First published by Little White Lies
“Let’s roll!” declares bungling, twitching Commandant Van der Weyden (Bernard Pruvost), of the National Police, as he and his partner Lieutenant Carpentier (Philippe Jore) investigate the grisly discovery of human remains inside a dead cow laid out in an old, barely accessible war bunker. Yet with ever more corpses emerging, the mobility implicit in Van der Weyden’s catchphrase contrasts with Carpentier’s habit of making seven-point turns or driving in circles. This undynamic duo, much like their enquiry, appears to be going nowhere – although the macabre case does uncover all manner of half-buried history and cultural tensions in a rural community of Northern France.
Much as human parts do not naturally belong in a ruminant, writer, director and artful miserabilist Bruno Dumont (La Vie de Jésus, L’Inhumanité, Hors Satan, Camille Claudel 1915) is not normally associated with comedy (or TV) – but then P’tit Quinquin, his four-part mini-series made for French television, is an odd hybrid by any generic measure, showing all at once the bestial within the human, the devil in the haystack and something nasty in the woodshed. With its keystone kops, oddball locals and gruesome grotesquery, P’tit Quinquin is funny alright – but also deeply unnerving.
It is hard not to think here of the small-town surrealism of Twin Peaks (which Dumont claims not to have seen), as country- and sea-side settings become the locus for all manner of bizarrely mysterious goings-on, and a microcosm for a state whose present attitudes are rooted in past strife. This is not the prettified France of Parisian postcards, but rather a mud-spattered milieu where historic wars have left a trail of memorials and munitions, where internecine feuds continue to be quietly waged, and where the National Front finds its tight-lipped majority.
Peripheral to the murder investigation, yet the central focus of the series and its title, is the pre-teen Quinquin (Alane Delhaye) – all at once little rascal, altar boy, tenderly innocent lover to girl-next-door Eve (Lucy Caron), and casual racist. Quinquin is both inheritor and embodiment of France’s future, and his cleft lip, squashed nose and hearing aid are counterparts to Van der Weyden’s facial tics and limp, or to the mental disability of Quinquin’s Uncle Dany (Jason Cirot), whose spinning, circular ambles recall Carpentier’s driving. They are signifiers of broader imperfection in the French idyll.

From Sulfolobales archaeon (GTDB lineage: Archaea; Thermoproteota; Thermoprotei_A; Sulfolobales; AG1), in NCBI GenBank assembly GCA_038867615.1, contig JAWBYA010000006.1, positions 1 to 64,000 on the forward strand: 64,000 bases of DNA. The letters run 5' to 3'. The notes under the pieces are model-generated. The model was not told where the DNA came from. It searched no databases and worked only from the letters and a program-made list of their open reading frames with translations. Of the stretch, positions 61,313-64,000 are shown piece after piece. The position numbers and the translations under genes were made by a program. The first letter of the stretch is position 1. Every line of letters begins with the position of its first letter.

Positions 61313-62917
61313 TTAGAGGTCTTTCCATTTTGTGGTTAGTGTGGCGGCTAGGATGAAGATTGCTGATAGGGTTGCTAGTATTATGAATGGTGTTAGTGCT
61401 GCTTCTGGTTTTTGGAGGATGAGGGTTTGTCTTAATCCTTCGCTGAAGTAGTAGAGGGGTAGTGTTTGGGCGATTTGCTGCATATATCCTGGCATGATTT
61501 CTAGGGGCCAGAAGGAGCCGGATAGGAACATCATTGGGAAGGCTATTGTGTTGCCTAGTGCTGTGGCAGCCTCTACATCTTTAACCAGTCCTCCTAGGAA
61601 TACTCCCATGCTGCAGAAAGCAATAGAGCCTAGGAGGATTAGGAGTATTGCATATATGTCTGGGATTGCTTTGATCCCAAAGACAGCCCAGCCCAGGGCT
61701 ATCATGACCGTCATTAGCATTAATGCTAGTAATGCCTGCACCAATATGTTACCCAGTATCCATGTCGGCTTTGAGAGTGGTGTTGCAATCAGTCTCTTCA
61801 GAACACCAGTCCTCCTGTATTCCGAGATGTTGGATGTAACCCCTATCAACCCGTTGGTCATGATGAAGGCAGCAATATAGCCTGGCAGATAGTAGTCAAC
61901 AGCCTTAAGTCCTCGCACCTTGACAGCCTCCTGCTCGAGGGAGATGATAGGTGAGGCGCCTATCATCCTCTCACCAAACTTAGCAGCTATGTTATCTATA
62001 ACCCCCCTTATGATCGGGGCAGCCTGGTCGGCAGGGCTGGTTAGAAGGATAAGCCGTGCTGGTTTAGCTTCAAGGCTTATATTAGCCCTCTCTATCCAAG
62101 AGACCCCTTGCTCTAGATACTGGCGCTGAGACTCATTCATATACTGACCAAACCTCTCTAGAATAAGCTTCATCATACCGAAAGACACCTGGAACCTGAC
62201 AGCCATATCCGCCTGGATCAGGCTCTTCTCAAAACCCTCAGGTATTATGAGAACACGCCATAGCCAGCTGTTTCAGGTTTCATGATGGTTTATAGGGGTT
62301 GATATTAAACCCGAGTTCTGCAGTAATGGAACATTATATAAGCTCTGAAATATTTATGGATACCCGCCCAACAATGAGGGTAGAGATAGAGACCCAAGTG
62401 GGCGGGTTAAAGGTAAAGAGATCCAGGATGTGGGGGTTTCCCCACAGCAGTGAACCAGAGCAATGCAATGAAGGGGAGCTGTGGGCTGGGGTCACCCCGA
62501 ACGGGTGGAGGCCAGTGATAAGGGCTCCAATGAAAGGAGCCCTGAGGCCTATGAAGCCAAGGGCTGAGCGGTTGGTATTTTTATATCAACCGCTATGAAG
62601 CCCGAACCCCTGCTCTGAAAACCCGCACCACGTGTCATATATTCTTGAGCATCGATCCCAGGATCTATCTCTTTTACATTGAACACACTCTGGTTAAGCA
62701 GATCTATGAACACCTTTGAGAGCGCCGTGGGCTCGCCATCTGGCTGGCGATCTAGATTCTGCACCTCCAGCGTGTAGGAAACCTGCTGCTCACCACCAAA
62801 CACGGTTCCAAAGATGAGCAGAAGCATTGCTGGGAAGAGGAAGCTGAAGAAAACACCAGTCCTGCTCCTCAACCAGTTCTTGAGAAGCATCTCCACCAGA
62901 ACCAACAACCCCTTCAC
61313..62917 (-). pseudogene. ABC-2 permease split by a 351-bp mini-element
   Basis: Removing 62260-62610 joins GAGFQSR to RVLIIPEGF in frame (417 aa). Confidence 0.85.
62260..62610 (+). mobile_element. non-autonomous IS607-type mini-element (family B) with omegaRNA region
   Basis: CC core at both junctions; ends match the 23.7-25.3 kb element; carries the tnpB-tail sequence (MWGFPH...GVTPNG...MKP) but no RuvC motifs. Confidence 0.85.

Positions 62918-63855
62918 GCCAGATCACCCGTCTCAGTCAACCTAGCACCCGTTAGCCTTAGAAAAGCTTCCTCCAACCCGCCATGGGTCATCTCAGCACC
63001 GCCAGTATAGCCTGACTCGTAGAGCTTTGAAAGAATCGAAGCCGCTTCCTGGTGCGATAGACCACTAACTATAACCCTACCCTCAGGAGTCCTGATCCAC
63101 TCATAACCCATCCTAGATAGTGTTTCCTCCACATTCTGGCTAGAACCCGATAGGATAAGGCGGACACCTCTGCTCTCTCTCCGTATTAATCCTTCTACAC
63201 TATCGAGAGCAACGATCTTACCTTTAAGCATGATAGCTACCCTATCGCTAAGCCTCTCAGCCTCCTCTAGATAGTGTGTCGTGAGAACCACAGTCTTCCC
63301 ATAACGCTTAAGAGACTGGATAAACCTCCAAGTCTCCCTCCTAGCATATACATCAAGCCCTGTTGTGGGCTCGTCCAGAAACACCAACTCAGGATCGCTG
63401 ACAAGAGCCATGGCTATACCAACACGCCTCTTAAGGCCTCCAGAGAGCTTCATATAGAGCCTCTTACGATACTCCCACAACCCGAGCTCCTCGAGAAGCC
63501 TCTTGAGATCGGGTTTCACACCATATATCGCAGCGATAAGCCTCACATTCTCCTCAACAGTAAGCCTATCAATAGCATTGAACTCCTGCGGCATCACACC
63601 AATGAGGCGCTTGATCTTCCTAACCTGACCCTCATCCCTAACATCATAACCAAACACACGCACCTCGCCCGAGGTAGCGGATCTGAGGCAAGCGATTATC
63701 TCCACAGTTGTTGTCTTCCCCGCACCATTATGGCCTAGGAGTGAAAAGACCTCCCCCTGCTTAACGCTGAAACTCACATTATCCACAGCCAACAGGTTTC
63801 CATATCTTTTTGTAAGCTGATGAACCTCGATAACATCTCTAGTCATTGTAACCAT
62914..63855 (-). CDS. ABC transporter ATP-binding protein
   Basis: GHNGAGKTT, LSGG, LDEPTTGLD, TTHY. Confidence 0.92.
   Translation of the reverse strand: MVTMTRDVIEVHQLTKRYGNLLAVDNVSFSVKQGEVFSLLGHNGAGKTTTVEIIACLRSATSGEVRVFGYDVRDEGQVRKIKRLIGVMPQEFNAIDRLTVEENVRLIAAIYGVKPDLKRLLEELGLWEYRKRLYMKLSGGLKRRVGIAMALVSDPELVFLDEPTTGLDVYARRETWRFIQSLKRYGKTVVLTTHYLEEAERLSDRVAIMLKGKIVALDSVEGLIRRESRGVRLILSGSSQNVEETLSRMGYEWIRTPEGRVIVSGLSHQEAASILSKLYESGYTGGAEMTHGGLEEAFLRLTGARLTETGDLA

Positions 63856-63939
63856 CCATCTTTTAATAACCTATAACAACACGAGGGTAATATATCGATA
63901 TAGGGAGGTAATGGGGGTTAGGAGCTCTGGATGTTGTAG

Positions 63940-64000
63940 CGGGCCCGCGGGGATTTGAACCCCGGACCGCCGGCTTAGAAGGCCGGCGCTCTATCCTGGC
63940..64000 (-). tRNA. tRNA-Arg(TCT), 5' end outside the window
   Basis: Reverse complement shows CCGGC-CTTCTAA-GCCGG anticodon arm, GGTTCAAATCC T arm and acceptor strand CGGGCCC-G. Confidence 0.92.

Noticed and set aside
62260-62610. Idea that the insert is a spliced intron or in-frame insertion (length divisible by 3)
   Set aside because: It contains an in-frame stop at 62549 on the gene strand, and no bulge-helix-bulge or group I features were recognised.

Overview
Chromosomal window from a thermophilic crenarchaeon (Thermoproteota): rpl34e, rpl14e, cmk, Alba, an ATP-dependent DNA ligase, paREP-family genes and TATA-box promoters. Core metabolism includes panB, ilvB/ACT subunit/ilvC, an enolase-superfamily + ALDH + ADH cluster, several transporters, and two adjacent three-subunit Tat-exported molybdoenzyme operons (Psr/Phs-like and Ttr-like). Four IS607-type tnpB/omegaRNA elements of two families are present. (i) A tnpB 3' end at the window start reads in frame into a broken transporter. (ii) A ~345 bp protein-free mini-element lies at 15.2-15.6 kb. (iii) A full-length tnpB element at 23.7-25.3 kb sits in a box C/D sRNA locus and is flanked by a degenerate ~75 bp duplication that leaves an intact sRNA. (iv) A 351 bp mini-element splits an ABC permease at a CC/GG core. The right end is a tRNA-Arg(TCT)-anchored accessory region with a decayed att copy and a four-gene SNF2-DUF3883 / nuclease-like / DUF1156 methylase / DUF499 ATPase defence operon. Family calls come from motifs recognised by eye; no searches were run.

Presented in its unedited 200 minutes, this is big-screen binge-watching, and offers a meandering, ramshackle portrait of the state of a nation rather than the usual arc-and-resolution structure expected of a feature film. Yet the series’ place in the cinema is fully justified by Guillaume Deffontaines’ ‘Scope lensing, which maintains a comically panoramic distance from all the pastoral perversity on display. The baroque body count is just a red herring, with France’s insularity, chauvinism and bad blood the real devil here. It’s a dark lesson in history which, released in the wake of the Hebdo massacre, seems all too prescient.
Anticipation: Bruno Dumont and comedy just sounds so deliciously improbable.
Enjoyment: Human remains inside a cow in a bunker. Funny…
In Retrospect: A nation’s backward chauvinism wrapped in a mystery inside an enigma…